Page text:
Judas was incensed (no pun intended) at the extravagant waste, and who can blame him? Mary’s act of devotion cost nearly a year’s wages. Think of it; look at what you bring home over the course of ten months, and that’s what it cost her.

Judas had no love for the poor, says John, and isn’t it ironic? In his exasperation Judas says, “Why was this perfume not sold for 300 denarii and the money given to the poor?” In suggesting the money would be better spent being thrown away on the poor, he demonstrates that he has no real love or respect for Jesus, either. In fact, Judas’ life as a disciple is and has always been a sham. He’s in it for what he can get out of it. As John says, “He (Judas) said this not because he cared about the poor, but because he was a thief; he kept the common purse and used it to steal what was put into it.”

We come to Monday in Holy Week and I suggest it is a good day to reflect on the characters in the Gospel – each of them – and ask how our own lives may be mirrored in this story.

1) How have we (like Lazarus) invited Jesus into our homes, as One who has restored us to life, that we may live and worship Him forever?

2) How have we (like Martha) found ways to simply be of service; asking nothing more in return than the grace of Jesus’ spending time with us?

3) How have we (like Mary) placed ourselves at the feet of Jesus in complete love and devotion, seeking only to elevate Him in honor?

More darkly:

4) How have we (like Judas Iscariot) been shallow in our own discipleship, judging and begrudging the generosity and integrity of others, and placing the desires, thoughts, and manipulations of our own hearts over and above the will of the One we call “Lord”?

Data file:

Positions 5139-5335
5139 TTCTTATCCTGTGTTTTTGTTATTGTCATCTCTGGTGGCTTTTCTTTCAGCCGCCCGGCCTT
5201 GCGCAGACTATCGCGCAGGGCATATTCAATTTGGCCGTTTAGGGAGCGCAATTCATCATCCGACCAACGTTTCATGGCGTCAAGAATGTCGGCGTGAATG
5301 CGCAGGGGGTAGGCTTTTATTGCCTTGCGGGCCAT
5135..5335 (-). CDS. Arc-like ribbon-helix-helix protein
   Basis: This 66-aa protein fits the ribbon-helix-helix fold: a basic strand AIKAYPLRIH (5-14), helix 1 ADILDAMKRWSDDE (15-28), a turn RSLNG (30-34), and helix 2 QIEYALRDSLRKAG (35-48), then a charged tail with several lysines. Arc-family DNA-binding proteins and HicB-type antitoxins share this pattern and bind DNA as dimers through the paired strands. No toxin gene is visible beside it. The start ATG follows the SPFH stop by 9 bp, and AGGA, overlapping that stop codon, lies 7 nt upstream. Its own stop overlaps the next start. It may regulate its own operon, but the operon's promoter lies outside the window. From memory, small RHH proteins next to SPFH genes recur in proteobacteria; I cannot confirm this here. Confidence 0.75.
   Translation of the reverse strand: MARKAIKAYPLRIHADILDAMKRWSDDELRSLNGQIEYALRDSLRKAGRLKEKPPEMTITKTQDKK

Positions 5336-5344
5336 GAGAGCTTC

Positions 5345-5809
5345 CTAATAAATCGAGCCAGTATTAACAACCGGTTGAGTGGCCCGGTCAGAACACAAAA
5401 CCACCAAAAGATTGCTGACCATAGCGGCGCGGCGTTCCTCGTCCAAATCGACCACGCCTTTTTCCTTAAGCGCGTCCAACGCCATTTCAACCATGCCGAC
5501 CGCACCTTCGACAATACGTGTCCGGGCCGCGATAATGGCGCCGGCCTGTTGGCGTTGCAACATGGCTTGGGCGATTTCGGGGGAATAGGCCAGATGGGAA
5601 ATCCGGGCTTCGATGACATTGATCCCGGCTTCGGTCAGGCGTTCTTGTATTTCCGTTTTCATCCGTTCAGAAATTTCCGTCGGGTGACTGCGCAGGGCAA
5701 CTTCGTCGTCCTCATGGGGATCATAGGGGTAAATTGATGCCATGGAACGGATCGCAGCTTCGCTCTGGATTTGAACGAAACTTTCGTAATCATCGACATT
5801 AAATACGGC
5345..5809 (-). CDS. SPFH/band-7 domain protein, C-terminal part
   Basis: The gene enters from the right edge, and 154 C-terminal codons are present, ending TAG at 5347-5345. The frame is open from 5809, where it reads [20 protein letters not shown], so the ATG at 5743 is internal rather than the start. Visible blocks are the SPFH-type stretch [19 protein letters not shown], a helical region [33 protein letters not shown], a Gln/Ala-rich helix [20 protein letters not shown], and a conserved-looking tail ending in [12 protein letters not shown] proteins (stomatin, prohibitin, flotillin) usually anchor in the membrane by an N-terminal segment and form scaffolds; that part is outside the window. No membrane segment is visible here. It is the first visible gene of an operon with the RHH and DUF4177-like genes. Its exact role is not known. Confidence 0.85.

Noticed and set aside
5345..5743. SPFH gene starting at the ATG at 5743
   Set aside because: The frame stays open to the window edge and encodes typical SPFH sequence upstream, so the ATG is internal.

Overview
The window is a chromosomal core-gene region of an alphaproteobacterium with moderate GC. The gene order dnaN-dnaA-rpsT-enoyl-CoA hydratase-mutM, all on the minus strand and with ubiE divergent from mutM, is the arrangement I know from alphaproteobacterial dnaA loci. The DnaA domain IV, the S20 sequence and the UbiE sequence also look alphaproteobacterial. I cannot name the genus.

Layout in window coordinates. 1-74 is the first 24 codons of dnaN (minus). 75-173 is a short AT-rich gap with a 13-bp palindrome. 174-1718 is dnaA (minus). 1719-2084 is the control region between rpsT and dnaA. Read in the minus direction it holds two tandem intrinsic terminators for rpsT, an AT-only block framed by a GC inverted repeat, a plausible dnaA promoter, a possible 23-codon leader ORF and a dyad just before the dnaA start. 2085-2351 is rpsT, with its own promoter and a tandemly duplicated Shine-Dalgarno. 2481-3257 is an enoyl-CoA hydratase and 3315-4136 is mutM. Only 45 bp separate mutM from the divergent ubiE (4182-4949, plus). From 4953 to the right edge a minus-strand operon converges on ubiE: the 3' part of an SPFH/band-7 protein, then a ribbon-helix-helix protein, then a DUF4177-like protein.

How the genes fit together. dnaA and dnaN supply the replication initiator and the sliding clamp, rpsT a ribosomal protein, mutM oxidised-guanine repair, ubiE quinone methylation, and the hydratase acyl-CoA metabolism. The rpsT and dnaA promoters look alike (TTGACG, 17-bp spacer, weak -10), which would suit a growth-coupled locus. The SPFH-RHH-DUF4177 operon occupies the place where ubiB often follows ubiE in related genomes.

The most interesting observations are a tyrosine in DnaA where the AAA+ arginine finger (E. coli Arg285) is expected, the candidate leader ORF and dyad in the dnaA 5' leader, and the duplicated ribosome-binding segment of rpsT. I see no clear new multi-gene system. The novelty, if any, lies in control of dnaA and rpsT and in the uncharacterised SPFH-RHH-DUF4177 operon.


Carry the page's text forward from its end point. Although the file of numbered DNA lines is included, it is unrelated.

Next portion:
5) How have we (like the chief priests) operated out of fear or jealousy, seeking only to destroy that (and those) whom we fear or do not understand? How have we impeded the Gospel by the smallness of our thoughts or actions?

Holy Week reminds us that Jesus did not live and die for us because of our noble and sterling qualities, but because in the frailness of our own humanity, defects of character, and sins, we ALL need a savior; and each is in need of what only God can (and does) provide through Jesus Christ, his Son, our Lord.

The Collect for Monday in Holy Week:

Almighty God, whose most dear Son went not up to joy but first he suffered pain, and entered not into glory before he was crucified: Mercifully grant that we, walking in the way of the cross, may find it none other than the way of life and peace; through Jesus Christ your Son our Lord, who lives and reigns with you and the Holy Spirit, one God, for ever and ever. Amen.

The Lessons for the Day:

Isaiah 42:1-9
Psalm 36:5-11
Hebrews 9:11-15
John 12:1-11

Thursday, April 2, 2009

Valley of the Shadow

What is obvious to me is that we did not create ourselves … life is something inside of you. You did not create it. Once you understand that, you are in a spiritual realm.
– Virginia Satir

Palm Sunday: I wonder if Jesus ever regretted riding into Jerusalem that day?

I wonder how I would have handled the accolades of the crowds, or the derision of the Jewish and Roman leaders – those “in authority” if it had been me instead of him?

I wonder if Jesus knew he was going to die – knew in that sense of godly omniscience, where a godly prophet knows all, hears all, sees all, and feels all – or if he knew he was going to die the same way any mortal human knows: that when you mess with the powers that be, you’re going to lose, and you’re going to lose big?

I wonder if Jesus knew that the crowds that cheered him with “Hosannas” as he rode into Jerusalem would jeer at him with derision as he stood before Pilate that fateful Friday following?

I wonder if Jesus knew that the palms raised high in the air, waving back and forth – the palms of the people, and the branches of palms from local trees – were little more than an ironic foreshadowing of the day soon coming when his own palms would be nailed fast to the limbs of a locally manufactured tree?